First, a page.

Topic 2: Tomographic Reconstruction
Co-ordinate Rotation
Radon Transform
Fourier Slice Theorem
Convolution Back Projection

The Bouman Lectures on Image Processing

A Slecture by Maliha Hossain

Subtopic 1: Intro to Tomographic Reconstruction

© 2013

Excerpt from Prof. Bouman's Lecture

Introduction to Tomography

An Overview of the Reconstruction Process

Accompanying Lecture Notes

Tomography refers to the method of producing images of plane sections, or slices of a solid object. The word is derived from Greek tomos meaning section.

At this point let me introduce a few common medical imaging modalities:

  • Anatomical Imaging Modalities
    • Chest X-ray
    • Computed Tomography (CT)
    • Magnetic Resonance Imaging (MRI)
  • Functional Imaging Modalities
    • Signal Photon Emission Tomography (SPECT)
    • Positron Emission Tomography (PET)
    • Functional Magnetic Resonance Imaging (fMRI)

Anatomical imaging modalities only reveal the structure of an object, Figure 1, for example, compares MRI scans of two patients. Functional imaging modalities can differentiate between active and inactive cells. So they can sort of tell you what the tissue is doing at a given time. Figure 2 shows an fMRI scan of a woman's brain after a stroke. The scan measures the oxygen concentration of the brain cells. Active neurons have higher concentrations.

Fig 1: MRI scans comparing a normal brain (top) to that of a patient suffering from Ataxia (bottom)

Fig 2: fMRI scan of a brain after a stroke. Blues and greens correspond to normal blood flow, reds and blacks correspond to abnormal blood flow.

It is important to realize that CT, PET and MRI are three-dimensional imaging modalities and must be visualized in voxels. Figure 3 illustrates how an MRI scan produces multiple slices to build up a representation of a three-dimensional volume. Compare this to the classical chest X-ray, which is a two-dimensional scan and built up of pixels. When you look at a planar chest X-ray, you see the image of the heart, the lungs, the rib cage and the vertebrae superimposed on one another. This makes accurate diagnosis difficult.

Fig 3: MRI scan of one half of one hemisphere of the brain

We can use the CSFT to analyze applications such as tomography and MRI imaging without getting into sampling and discrete time systems. Of course in reality, these scans are performed by computers and must be implemented digitally but for now the CSFT will suffice in building an understanding of these systems.

While the measurements from MRI and tomography can both be analyzed by CSFT, both the physics and the mathematics behind the two cases are completely different as they are governed by very different sets of equations that represent two very distinct techniques.

CT and PET are two examples of modalities that use tomography to reconstruct an a three-dimensional representation of an object. While the physics of these two modalities are very different, we will see that for both cases, we measure the line integral of the density through the material. So if you get the projection through the object at each point, at an angle $ \theta $, you get the one-dimensional function of the projections. Once you have made the measurement form every angle, you can reconstruct the object. It's as if you are looking at an object and you cannot see around it because the object blocks your view but if you tilt your head to different angles, you can see the back of the object. So that is the intuition behind tomography, that by looking at different angles, you can obtain different views and form a consistent interpretation of all the views. If you have only a single view, there is information you have lost. But if you have lots of different views, you can put them all together to get a three-dimensional interpretation of the object. Compare this to how both your eyes work together in binocular vision to give you a perception of depth. You have two points of view and your brain processes the two separate images to allow you to perceive your surroundings in three dimensions.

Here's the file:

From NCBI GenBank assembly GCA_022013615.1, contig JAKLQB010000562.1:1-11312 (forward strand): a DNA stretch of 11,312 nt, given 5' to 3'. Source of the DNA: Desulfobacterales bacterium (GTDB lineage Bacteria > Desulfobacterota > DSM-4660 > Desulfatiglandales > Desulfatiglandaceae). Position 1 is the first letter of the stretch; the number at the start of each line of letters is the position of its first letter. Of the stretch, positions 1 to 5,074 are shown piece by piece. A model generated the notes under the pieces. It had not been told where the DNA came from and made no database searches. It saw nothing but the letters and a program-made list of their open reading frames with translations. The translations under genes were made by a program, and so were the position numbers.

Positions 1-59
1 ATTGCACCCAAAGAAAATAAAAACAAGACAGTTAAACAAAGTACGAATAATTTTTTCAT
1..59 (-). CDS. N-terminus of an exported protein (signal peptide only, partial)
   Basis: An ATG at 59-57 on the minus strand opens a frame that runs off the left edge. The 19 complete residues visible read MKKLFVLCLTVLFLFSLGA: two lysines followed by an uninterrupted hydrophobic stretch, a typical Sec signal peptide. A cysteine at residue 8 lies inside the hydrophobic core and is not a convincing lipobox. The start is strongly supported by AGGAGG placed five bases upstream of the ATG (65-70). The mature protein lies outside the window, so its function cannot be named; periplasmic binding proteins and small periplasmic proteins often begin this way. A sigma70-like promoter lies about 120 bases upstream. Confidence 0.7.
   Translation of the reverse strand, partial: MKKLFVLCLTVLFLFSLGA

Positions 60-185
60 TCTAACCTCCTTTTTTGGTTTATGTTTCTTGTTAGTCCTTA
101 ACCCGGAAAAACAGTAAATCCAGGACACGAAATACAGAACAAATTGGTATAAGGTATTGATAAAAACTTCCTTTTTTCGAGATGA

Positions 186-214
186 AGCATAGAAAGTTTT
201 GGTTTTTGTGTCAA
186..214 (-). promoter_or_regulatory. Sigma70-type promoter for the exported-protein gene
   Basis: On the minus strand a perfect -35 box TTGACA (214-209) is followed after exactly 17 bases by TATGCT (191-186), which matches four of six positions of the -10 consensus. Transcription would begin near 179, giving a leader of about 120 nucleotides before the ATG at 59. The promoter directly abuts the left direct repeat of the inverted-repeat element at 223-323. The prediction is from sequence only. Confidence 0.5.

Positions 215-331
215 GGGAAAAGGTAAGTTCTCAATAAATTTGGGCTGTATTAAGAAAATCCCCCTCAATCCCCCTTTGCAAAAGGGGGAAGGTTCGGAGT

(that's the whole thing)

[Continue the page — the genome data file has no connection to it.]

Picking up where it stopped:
Let $ f(x,y) $ be the the density of the object to be scanned as a function of spatial co-ordinates $ x $ and $ y $.

Let $ p_{\theta}(r) $ be the forward projections collected at angle $ \theta $. The forward projections are known as Radon Transforms. Projections must be collected at every angle $ \theta $ and displacement $ r $.

Fig 4: Forward projection at angle $ \theta $

So your scanner measures the $ p_{\theta}(r) $ at every $ \theta $ and $ r $. Once you have collected your data, i.e the projections, you would want to form a three-dimensional representation of the object. Tomographic reconstruction is an example of an inversion process where your measurements are the linear transform of your object and you are essentially trying to invert this linear transform. The Fourier Slice Theorem is the basis of this inversion. It provides the theory to solve the problem but it does not tell you how to get the problem solved on a computer. There are many ways of using the theorem to get the answer but a practical and commonly used method is to use convolution back projection (CPB) to perform the computation.

The Fourier Slice Theorem and CPB will be covered in more detail in the following sections of this topic along with an overview of how CT and PET scanners are designed.


  • C. A. Bouman. ECE 637. Class Lecture. Digital Image Processing I. Faculty of Electrical Engineering, Purdue University. Spring 2013.
  • G. Francis. Psy 200. "Introduction to Cognitive Psychology". Class Lecture Notes. Faculty of Psychological Sciences, Purdue University. Spring 2013.

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